Trusts were told about security patch last month — NHS cyberattack

Bruno Cirelli
Mag 19, 2017

She said Britain was working with worldwide partners in the global manhunt to find the creators of the cyber attack.

"WannaCry" is a virus released by the hacker group Shadow Brokers, with some of its components believed to be from tools used by the US National Security Agency (NSA).

Patients using Princess Royal University Hospital were unaffected by the cyber attack which swept across the NHS last week.

Cyber security experts have warned that the ransomware virus, which affected one in five NHS trusts, could be reactivated by computers and devices that have not yet been switched on.

More than 200 000 victims in 150 countries and regions were afflicted by the attacks with Russian Federation and the United Kingdom the worst hit.

The ransomware locks users' computers and demands a $300 payment in order to re-gain access.

The ransomware attack struck British National Health Service organisations, along with computer networks of companies and municipalities in dozens of other countries.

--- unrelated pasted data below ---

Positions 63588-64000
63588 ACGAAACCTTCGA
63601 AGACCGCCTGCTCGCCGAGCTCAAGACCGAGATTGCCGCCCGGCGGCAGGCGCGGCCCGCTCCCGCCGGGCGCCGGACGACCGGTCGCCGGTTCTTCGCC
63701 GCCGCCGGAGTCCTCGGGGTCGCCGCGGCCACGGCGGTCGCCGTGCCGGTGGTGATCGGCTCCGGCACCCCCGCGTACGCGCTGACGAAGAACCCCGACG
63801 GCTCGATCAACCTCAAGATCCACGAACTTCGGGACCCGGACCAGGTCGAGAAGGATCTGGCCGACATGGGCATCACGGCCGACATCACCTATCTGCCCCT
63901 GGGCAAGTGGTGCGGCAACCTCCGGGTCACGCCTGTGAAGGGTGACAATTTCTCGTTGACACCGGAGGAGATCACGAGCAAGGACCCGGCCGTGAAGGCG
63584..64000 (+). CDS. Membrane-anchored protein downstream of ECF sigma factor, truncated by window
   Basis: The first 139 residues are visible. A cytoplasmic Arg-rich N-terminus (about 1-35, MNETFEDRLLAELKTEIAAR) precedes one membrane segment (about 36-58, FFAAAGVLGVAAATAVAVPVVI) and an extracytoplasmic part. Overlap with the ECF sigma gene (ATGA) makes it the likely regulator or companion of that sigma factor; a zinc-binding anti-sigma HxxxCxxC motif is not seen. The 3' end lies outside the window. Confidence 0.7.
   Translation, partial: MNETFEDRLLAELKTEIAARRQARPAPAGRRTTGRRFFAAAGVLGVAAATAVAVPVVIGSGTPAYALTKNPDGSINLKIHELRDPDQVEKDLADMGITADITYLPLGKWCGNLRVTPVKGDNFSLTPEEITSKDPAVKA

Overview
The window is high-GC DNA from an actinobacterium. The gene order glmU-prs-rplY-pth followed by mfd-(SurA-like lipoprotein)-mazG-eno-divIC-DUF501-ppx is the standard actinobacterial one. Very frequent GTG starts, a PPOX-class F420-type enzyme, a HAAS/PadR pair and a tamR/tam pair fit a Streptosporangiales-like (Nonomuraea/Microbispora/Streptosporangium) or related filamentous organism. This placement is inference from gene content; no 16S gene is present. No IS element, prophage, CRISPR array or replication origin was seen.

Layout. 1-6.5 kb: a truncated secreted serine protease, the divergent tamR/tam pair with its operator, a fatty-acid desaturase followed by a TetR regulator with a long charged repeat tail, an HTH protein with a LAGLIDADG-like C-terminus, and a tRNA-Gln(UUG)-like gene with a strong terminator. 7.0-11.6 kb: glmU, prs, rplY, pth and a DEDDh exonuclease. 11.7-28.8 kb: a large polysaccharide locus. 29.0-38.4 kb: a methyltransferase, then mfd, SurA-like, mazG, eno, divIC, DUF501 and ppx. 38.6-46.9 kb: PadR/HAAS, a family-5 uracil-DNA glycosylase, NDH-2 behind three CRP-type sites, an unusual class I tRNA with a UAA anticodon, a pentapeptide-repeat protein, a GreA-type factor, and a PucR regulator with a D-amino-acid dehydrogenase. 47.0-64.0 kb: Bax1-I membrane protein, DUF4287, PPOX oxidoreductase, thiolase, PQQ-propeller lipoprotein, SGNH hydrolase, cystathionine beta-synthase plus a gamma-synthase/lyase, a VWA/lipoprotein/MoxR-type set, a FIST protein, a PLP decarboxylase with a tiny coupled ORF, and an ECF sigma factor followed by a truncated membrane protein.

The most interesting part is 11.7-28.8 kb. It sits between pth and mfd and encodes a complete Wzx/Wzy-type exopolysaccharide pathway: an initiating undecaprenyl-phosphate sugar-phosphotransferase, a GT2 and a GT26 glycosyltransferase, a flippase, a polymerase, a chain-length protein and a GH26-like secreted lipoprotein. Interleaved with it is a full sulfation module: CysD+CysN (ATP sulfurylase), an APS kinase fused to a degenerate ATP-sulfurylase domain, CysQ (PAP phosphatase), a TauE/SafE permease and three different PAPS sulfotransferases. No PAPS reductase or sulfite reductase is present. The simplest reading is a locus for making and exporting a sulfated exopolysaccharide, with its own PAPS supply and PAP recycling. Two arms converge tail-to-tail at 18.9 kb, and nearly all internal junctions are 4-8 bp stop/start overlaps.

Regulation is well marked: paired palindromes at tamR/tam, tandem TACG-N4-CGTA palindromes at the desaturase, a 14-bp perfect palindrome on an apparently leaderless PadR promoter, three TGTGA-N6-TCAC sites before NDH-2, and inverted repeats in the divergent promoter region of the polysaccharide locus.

Company president and chief legal officer Brad Smith in a blog post criticized what he called the "stockpiling" of risky software code by governments which could be exploited by hackers.

Professor Helen Stokes-Lampard of the Royal College of General Practitioners said many Global Positioning System went into their practices on Sunday to reboot their computers and install updates.

Problems with cyber security in the NHS was highlighted a year ago by Dame Fiona Caldicott, the national data guardian, who warned issues were given insufficient priority and that health bodies persisted in using obsolete computer systems, The Times reported.

The attack has left 47 NHS organisations affected with malware in their system, ranging from hospital trusts to commissioning support units.

Australian cyber security minister Dan Tehan told Australian Broadcasting Corp radio: "At this stage, it does seem like that we have missed the major impact of this ransomware incident".

They should immediately update their Windows operating system and back up their data.

Friday's extortion attack, which locked up computers and held users' files for ransom, is believed to be the biggest of its kind ever recorded.

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